Population and census

  • By London Councils

London’s population has grown rapidly over the past decade and is set to continue for the next two according to population projections by ONS and the GLA. By the time of the last census in 2011 it had grown to 8.2 million, 14% from 2001. Projections are for it to reach around 9 million by 2021. As well as such growth, the diversity, churn and mobility make estimating population numbers and characteristics profoundly difficult.

Accurate population figures are vitally important for London boroughs and wider public services for both determining central Government funding allocations to local government and for service planning in London.

London Councils’ analysis shows that in 2013/14, London local government received close to £12 billion of revenue funding through methodologies using population as a factor. This represents approximately 77 per cent of total revenue funding.

Similar analysis for 2012/13 shows that authorities lost £580,000 in grant before damping from core local government funding for every 1,000 of uncounted population.

Recent work in the team has included responding to the ONS’ recent consultation on the future of the census.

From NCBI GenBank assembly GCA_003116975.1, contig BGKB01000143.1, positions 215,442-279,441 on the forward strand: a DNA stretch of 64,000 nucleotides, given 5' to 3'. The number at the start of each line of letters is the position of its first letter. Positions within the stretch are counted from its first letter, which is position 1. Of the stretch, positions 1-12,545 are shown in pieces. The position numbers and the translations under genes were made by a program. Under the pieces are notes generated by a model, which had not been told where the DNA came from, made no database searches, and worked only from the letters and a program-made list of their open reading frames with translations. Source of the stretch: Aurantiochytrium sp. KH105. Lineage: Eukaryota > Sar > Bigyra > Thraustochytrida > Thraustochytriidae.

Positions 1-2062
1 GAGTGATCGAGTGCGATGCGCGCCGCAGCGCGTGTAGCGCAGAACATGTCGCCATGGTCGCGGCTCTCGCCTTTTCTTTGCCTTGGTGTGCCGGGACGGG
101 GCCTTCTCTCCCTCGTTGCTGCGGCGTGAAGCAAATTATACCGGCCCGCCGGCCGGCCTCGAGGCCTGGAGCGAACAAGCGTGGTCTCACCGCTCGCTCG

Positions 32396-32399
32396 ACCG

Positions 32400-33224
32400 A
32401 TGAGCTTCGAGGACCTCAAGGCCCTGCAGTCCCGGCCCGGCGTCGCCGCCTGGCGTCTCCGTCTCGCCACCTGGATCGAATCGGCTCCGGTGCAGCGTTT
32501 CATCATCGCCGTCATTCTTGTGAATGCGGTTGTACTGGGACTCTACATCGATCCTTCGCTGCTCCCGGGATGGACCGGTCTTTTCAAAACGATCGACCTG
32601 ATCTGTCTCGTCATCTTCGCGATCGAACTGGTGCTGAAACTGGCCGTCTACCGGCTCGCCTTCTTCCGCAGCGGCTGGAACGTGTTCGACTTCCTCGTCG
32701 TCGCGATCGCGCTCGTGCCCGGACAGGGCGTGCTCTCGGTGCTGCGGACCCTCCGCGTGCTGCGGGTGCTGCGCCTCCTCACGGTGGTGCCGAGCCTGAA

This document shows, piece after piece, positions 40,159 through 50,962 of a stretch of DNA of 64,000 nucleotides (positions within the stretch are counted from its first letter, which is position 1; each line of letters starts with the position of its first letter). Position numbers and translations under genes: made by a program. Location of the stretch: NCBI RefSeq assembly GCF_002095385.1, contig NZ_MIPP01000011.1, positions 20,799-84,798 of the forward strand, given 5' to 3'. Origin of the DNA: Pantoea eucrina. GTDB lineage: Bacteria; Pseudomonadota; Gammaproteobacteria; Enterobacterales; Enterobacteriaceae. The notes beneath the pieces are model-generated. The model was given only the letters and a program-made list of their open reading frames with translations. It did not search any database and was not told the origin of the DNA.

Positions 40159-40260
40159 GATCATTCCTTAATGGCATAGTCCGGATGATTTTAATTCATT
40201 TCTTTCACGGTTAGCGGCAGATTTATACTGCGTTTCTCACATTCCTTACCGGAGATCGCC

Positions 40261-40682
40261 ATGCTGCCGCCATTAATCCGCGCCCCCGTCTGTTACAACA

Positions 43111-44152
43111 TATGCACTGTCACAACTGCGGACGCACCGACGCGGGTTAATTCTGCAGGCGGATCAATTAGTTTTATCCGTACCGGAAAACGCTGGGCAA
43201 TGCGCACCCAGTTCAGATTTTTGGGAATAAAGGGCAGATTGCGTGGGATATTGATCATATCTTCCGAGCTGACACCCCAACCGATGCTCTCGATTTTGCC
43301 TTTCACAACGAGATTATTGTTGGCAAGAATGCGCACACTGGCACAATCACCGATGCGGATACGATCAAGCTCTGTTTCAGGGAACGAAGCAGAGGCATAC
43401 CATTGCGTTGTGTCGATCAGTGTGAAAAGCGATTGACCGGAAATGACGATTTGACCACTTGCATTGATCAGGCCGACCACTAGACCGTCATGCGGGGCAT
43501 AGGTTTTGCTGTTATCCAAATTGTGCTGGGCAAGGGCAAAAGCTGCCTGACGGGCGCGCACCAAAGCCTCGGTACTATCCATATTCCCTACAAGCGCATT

Beyond 2011: The census and future population statistics consultation

The government published a public consultation on the 23 September 2013 on future approaches to the census in the future. London Councils submitted its response to the consultation on Friday 13 December 2013.

The response highlights the following points:

  • This is a golden opportunity to address shortcomings in census and population statistics for London.
  • A national one-size fits all approach is felt to fail to reflect the unique scale, complexity, growth and churn of London’s population.
  • London local government needs to be worked closely with to improve census and population statistics methodologies.

On the 27 March 2014 the Board of Authority accepted and endorsed the National Statistician’s recommendation for a predominantly online census in 2021 supplemented by further use of administrative and survey data. The Government has been written to with this recommendation.